If you want to be happy, there is apparently a trick: offload the shitwork onto somebody else. Hire cleaner. Get your groceries delivered. Have someone else launder your sheets. These are the findings published by the Proceedings of the National Academy of Sciences, but it’s also been the foundation of our economy since before we had economics. Who does the offloading? Men. Who does the shitwork? Women.

Over the last 40 years, female employment has risen to almost match the male rate, but inside the home, labour sticks stubbornly to old patterns: men self-report doing eight hours of housework a week, while women slog away for 13. When it comes to caring for family members, the difference is even more stark: men do ten hours, and women 23.

For your average heterosexual couple with kids, that means women spend 18 extra hours every week going to the shops, doing the laundry, laying out uniform, doing the school run, loading dishwashers, organising doctors' appointments, going to baby groups, picking things up, cooking meals, applying for tax credits, checking in on elderly parents, scrubbing pots, washing floors, combing out nits, dusting, folding laundry, etcetera etcetera et-tedious-cetera.

Split down the middle, that’s nine hours of unpaid work that men just sit back and let women take on. It’s not that men don’t need to eat, or that they don’t feel the cold cringe of horror when bare foot meets dropped food on a sticky kitchen floor. As Katrine Marçal pointed out in Who Cooked Adam Smiths Dinner?, men’s participation in the labour market has always relied on a woman in the background to service his needs. As far as the majority of men are concerned, domestic work is Someone Else’s Problem.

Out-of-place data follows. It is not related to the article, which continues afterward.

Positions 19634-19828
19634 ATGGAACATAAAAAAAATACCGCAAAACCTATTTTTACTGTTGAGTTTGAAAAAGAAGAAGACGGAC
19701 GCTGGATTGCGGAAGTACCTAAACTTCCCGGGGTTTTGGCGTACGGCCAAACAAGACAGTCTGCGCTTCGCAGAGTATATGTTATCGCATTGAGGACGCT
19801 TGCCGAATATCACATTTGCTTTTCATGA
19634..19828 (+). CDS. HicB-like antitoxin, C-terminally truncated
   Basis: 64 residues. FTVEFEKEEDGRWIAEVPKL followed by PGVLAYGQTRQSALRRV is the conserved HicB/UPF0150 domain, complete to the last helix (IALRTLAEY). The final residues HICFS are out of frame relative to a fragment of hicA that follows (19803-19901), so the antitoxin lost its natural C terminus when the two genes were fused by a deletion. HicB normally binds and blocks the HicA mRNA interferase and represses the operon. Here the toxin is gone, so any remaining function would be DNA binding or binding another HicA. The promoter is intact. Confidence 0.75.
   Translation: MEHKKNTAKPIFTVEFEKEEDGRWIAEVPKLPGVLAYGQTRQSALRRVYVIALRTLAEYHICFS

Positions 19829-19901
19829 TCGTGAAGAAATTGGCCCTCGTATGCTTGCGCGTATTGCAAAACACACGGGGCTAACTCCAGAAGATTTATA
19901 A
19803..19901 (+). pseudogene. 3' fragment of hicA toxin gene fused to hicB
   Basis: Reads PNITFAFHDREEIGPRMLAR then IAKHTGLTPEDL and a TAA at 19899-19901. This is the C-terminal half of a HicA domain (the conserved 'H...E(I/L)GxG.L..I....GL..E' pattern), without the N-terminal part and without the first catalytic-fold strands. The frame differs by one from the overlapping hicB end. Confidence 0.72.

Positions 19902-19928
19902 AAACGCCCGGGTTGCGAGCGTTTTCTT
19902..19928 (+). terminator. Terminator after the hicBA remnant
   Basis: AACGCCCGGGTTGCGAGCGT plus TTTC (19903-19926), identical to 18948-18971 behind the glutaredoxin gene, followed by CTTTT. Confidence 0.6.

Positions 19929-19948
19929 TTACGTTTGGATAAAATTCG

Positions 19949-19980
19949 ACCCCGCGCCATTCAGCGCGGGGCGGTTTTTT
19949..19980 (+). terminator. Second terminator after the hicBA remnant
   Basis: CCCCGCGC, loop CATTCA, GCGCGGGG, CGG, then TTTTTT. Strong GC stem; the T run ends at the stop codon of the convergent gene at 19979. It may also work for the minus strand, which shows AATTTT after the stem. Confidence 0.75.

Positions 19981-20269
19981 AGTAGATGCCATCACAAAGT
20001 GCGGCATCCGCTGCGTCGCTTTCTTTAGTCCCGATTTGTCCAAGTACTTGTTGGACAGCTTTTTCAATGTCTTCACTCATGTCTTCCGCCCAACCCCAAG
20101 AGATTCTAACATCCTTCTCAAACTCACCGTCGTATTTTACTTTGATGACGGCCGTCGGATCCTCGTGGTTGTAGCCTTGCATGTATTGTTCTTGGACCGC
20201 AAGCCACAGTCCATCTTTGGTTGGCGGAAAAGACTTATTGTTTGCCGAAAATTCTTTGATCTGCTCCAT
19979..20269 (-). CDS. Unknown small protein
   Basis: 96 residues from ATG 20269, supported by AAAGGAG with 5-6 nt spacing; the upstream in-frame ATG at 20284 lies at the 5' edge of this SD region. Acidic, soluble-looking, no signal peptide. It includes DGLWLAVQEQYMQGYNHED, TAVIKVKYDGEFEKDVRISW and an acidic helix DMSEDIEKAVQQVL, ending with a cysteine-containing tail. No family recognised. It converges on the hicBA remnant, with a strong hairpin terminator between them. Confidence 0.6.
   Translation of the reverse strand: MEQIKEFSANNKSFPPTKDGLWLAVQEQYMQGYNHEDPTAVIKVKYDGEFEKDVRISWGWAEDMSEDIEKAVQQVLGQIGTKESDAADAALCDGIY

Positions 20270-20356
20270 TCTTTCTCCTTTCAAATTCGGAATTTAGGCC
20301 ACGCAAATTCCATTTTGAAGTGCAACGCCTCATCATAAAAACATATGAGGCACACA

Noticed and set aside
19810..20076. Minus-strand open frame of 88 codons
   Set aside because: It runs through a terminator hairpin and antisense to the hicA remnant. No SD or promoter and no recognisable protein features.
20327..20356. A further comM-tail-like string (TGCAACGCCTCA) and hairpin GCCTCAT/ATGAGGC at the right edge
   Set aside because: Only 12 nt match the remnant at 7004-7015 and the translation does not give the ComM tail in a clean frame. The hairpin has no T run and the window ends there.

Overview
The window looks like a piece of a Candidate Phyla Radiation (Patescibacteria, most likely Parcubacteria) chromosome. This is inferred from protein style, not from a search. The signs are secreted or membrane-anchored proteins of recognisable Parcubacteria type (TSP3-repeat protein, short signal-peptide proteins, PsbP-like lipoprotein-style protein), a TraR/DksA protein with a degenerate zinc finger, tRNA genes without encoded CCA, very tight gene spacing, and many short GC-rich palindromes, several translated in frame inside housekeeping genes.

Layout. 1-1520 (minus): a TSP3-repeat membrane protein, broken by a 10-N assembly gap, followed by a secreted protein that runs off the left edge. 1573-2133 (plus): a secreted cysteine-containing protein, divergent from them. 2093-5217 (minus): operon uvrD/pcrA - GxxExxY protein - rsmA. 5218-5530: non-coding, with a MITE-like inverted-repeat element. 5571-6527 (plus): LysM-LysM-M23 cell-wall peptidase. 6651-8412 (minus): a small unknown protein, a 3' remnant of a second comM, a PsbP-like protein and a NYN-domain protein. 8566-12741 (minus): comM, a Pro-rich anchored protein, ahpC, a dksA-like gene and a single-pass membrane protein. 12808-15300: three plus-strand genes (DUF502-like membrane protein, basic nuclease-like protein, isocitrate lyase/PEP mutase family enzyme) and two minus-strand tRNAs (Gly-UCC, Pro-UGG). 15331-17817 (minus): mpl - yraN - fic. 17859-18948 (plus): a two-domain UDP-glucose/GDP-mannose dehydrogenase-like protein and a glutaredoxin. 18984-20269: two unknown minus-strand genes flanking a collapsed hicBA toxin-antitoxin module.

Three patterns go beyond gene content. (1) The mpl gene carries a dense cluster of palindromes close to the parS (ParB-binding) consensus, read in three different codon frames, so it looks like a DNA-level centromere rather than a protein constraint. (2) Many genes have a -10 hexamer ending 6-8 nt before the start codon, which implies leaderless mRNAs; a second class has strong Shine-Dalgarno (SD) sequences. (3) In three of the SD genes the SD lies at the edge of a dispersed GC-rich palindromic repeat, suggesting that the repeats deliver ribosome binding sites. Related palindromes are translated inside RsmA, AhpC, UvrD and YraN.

And though one of the study authors expressed surprise at how few people spend their money on time-saving services given the substantial effect on happiness, it surely isn’t that mysterious. The male half of the population has the option to recruit a wife or girlfriend who’ll do all this for free, while the female half faces harsh judgement for bringing cover in. Got a cleaner? Shouldn’t you be doing it yourself rather than outsourcing it to another woman? The fact that men have even more definitively shrugged off the housework gets little notice. Dirt apparently belongs to girls.

From infancy up, chores are coded pink. Looking on the Toys “R” Us website, I see you can buy a Disney Princess My First Kitchen (fuchsia, of course), which is one in the eye for royal privilege. Suck it up, Snow White: you don’t get out of the housekeeping just because your prince has come. Shop the blue aisle and you’ll find the Just Like Home Workshop Deluxe Carry Case Workbench – and this, precisely, is the difference between masculine and feminine work. Masculine work is productive: it makes something, and that something is valuable. Feminine work is reproductive: a cleaned toilet doesn’t stay clean, the used plates stack up in the sink.

The worst part of this con is that women are presumed to take on the shitwork because we want to. Because our natures dictate that there is a satisfaction in wiping an arse with a woman’s hand that men could never feel and money could never match. That fiction is used to justify not only women picking up the slack at home, but also employers paying less for what is seen as traditional “women’s work” – the caring, cleaning roles.

It took a six-year legal battle to secure compensation for the women Birmingham council underpaid for care work over decades. “Don’t get me wrong, the men do work hard, but we did work hard,” said one of the women who brought the action. “And I couldn’t see a lot of them doing what we do. Would they empty a commode, wash somebody down covered in mess, go into a house full of maggots and clean it up? But I’ll tell you what, I would have gone and done a dustman’s job for the day.”

If women are paid less, they’re more financially dependent on the men they live with. If you’re financially dependent, you can’t walk out over your unfair housework burden. No wonder the settlement of shitwork has been so hard to budge. The dream, of course, is that one day men will sack up and start to look after themselves and their own children. Till then, of course women should buy happiness if they can. There’s no guilt in hiring a cleaner – housework is work, so why shouldn’t someone get paid for it? One proviso: every week, spend just a little of the time you’ve purchased plotting how you’ll overthrow patriarchy for good.

Sarah Ditum is a journalist who writes regularly for the Guardian, New Statesman and others. Her website is here.